A father seeking the right to see his five year-old son has failed in a bid to stop his daughter giving evidence against him.
In Re B, the father brought the contact proceedings as he had not been able to see his son since the end of 2011. In response, the mother claimed the father had been violent during their relationship. He denied claims that he had made threats or pushed her down the stairs and broke her ribs.
The allegations of violence were relevant to the father’s application for contact so the family law courts decided to hold a fact-finding hearing to establish whether or not they were true. The mother wanted to involve the couple’s 13 year old daughter, referred to as ‘G’. She would give evidence at the hearing about the alleged violence. At a hearing earlier this year, Judge Cameron ordered that a family court advisor from Cafcass officer should meet with the teenager to discuss the possibility. Both the mother and father agreed a list of questions to be put to the girl and this was given to the Cafcass officer for consideration.
The father appealed Judge Cameron’s ruling, with her permission. His legal team argued that it was very rare for children to give evidence in cases featuring alleged domestic violence.
At the Court of Appeal in London, Lady Justice Black rejected the father’s arguments, saying the girl’s evidence in the case could be very relevant as she had witnessed some of the alleged violence.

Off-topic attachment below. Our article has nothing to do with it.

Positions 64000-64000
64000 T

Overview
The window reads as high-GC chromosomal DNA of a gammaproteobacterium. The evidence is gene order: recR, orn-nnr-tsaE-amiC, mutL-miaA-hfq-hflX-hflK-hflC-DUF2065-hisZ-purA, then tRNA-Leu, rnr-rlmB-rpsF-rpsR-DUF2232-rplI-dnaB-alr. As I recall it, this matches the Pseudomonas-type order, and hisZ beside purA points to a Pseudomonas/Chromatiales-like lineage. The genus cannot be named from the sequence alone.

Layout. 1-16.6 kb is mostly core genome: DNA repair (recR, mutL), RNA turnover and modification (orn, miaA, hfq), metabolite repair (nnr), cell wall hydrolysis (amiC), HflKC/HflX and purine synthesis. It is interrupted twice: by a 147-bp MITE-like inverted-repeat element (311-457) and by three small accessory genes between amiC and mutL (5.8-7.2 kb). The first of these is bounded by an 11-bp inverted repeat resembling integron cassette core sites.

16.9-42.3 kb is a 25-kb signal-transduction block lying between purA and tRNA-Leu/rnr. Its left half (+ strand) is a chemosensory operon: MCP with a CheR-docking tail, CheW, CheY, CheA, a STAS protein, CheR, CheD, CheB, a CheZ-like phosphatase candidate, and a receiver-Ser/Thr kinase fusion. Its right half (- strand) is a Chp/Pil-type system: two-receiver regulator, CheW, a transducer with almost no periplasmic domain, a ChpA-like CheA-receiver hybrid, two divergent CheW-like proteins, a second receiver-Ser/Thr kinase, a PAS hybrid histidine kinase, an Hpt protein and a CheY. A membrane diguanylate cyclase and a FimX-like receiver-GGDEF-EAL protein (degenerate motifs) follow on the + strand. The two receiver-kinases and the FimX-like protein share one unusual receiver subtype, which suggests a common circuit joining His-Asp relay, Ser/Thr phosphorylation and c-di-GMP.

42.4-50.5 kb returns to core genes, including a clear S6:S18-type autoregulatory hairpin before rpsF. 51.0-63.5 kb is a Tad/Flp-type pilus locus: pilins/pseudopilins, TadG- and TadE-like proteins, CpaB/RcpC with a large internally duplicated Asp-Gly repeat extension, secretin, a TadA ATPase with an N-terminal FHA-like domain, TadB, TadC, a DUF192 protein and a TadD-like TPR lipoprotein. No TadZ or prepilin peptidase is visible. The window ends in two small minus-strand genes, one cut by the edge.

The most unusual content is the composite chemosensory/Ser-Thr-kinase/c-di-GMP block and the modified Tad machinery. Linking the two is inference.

Under guidance outlined in the 2010 case of Re W, the interests of all children involved in family court hearings in which one is to give evidence must be fully considered.
Lady Justice Black noted arguments that the G’s evidence would be limited by her age, the amount of time that had passed since the alleged incidents and the fact that the girl had not made any statements at the time they supposedly occurred. But Judge Cameron had taken these concerns into consideration, the Court of Appeal insisted.
Lady Justice Black said:
“In this case, it is unfair to the judge to suggest that she failed to take into account the potential limitations on G’s evidence and on the part it might ultimately play in the case.”
Judge Cameron had not yet made any decisions regarding use of the daughter’s evidence and this was relevant to the appeal decision, the Court of Appeal declared. The involvement of the Cafcass officer would help to ensure that giving evidence was not harmful to G.
Read the full judgement here.